(In answer to Elenchus Philosophy’s article on self-respect https://elenchusphilosophy.com/2020/03/10/about-self-respect/)
Personally, I think self-love is the purest form of self-appreciation apart from your ideals, your achievements and goals. I think self-love begins with compassion and with that compassion comes trust in oneself. This trust you give yourself is a responsibility, it is a contract you sign to be true and kind to oneself, regardless of your actions, ideals or morals. In this sense, yes, self-love can be seen as the most selfish state of being and an utter moral mistake. We leave this discussion in the middle…
Furthermore, I think self-love stems more from the acknowledgment of one’s worth as an individual in a society (with the comprehension of mutual equality, apart from the obligation to be fuel to the engine of the machine) than the need or requirement to attain an ideal or reach a goal. This notion of loving oneself requires time of self-discovering, it requires spending time with yourself and it longs for a direct inner dialogue. In short, self-love revolves around the individual, it sprouts from the seeds you water when you dare look upon yourself and acknowledge your inner interior. It asks for self-recognition and a moral responsibility, apart from ideals and goals which are all outer objectives and are no part of this previously mentioned ‘inner interior’ (*): “It insist that the basic activity of self-understanding or interpretation is central to self-relation” (Weaver, 2002, 81). For a lot of people, self-love is a fundamental necessity for others it is seen as mere hubris.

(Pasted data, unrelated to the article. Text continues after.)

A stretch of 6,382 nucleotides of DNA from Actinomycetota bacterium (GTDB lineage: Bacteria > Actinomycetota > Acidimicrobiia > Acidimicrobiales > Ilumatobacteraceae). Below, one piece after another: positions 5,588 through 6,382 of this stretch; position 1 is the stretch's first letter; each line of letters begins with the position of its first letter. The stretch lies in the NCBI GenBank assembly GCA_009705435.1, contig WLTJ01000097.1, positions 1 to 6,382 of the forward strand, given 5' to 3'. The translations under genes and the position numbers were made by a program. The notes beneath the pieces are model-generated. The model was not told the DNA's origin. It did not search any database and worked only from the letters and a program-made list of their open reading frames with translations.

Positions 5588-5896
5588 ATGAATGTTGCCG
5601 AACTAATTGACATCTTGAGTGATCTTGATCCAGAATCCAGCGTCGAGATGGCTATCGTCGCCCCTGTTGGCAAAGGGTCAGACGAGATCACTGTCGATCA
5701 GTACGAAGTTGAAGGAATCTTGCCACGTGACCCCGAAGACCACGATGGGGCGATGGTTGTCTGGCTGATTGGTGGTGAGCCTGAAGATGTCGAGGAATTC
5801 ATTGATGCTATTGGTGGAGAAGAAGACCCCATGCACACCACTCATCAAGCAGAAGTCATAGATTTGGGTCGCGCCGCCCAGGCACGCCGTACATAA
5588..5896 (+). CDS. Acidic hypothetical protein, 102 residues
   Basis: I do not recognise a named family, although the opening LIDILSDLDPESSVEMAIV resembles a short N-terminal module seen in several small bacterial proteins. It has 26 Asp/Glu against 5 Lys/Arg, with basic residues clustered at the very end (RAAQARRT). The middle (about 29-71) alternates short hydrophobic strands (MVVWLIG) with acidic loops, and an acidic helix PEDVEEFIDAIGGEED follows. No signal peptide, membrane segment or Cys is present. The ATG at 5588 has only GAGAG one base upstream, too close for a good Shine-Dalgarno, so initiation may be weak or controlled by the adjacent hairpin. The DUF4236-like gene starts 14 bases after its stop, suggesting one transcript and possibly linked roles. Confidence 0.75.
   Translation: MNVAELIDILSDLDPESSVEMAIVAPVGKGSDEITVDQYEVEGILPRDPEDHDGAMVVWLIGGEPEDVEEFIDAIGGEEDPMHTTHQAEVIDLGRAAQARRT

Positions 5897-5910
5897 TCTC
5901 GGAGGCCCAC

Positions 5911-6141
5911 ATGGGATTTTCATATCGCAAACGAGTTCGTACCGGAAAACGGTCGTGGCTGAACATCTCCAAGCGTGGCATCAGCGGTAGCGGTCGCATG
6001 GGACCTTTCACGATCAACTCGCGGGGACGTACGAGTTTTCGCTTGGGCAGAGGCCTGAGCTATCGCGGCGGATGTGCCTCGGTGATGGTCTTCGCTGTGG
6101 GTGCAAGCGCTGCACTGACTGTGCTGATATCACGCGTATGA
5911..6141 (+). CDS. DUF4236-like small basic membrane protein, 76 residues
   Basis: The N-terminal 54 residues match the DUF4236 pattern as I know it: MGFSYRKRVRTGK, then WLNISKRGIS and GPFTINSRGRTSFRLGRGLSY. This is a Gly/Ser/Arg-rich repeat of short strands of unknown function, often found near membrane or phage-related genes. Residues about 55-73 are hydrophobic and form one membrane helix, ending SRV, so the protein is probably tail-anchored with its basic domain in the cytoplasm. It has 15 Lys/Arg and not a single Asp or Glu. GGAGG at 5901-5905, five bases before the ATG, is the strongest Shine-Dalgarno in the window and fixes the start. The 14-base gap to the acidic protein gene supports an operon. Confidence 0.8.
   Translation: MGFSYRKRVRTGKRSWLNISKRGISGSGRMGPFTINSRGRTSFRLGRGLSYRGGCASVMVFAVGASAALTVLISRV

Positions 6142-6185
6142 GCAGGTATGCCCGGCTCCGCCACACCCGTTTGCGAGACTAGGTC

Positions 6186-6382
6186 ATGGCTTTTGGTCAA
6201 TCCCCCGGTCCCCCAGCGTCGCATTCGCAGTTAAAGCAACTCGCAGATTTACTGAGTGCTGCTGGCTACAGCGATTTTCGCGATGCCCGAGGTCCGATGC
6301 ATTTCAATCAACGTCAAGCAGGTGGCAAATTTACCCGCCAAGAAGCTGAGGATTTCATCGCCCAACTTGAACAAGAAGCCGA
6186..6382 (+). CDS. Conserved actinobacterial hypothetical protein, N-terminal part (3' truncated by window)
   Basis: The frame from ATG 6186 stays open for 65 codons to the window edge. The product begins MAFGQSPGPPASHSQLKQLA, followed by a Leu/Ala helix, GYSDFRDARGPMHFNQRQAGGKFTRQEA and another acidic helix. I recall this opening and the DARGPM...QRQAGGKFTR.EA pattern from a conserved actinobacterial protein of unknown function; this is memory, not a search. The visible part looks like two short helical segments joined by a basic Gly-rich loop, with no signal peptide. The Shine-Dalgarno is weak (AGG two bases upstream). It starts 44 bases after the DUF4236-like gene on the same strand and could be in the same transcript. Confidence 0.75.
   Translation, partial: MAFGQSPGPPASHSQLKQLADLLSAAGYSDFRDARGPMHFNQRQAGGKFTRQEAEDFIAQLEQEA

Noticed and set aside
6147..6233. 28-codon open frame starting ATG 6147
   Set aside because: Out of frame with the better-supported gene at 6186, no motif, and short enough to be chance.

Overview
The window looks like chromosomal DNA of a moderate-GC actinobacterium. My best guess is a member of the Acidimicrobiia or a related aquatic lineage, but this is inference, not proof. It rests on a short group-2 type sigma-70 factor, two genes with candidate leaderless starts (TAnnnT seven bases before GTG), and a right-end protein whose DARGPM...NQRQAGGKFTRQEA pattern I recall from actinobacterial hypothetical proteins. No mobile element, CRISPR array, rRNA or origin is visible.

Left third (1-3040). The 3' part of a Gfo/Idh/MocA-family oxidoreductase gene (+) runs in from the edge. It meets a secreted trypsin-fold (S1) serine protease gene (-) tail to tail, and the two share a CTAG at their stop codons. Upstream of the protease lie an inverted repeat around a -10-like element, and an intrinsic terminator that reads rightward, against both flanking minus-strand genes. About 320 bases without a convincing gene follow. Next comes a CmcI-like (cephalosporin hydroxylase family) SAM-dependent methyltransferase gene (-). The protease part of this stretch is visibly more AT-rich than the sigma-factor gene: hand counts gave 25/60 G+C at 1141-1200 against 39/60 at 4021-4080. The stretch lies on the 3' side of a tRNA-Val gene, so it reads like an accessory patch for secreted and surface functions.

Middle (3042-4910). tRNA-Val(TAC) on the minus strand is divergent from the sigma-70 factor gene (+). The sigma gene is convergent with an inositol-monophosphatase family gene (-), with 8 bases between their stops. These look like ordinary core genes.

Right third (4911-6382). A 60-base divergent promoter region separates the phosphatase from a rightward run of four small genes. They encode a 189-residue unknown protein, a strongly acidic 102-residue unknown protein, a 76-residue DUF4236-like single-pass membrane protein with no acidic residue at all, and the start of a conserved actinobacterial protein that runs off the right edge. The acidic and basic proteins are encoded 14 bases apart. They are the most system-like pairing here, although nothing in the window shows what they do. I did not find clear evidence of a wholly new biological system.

Self-love is not, however, loving every single last bit of yourself. It is acknowledging your flaws; it is learning to accept them and cherish them without the need to strive for an ideal (read: mind the distinction between ‘loving’ and ‘accepting’). In addition, again, I think self-love is a state that needs to be or can be achieved/experienced without a set of values and goals that need to be accomplished. Self-love is not the finished product you receive after your hard work; it is the ingredient you need produce to the finished product. (**)
(*) on the notion ‘inner interior’; see it as the house you bought without the furniture. It is the foundation, the walls, the roof, the first floor and the second, but all without the added goods. The ‘inner interior’ is who you are without the extra’s.
(**) which is in this case, the previously mentioned ideals, goals, etc.
Weaver, D.F. (2002). Self Love and Christian Ethics. Retrieved from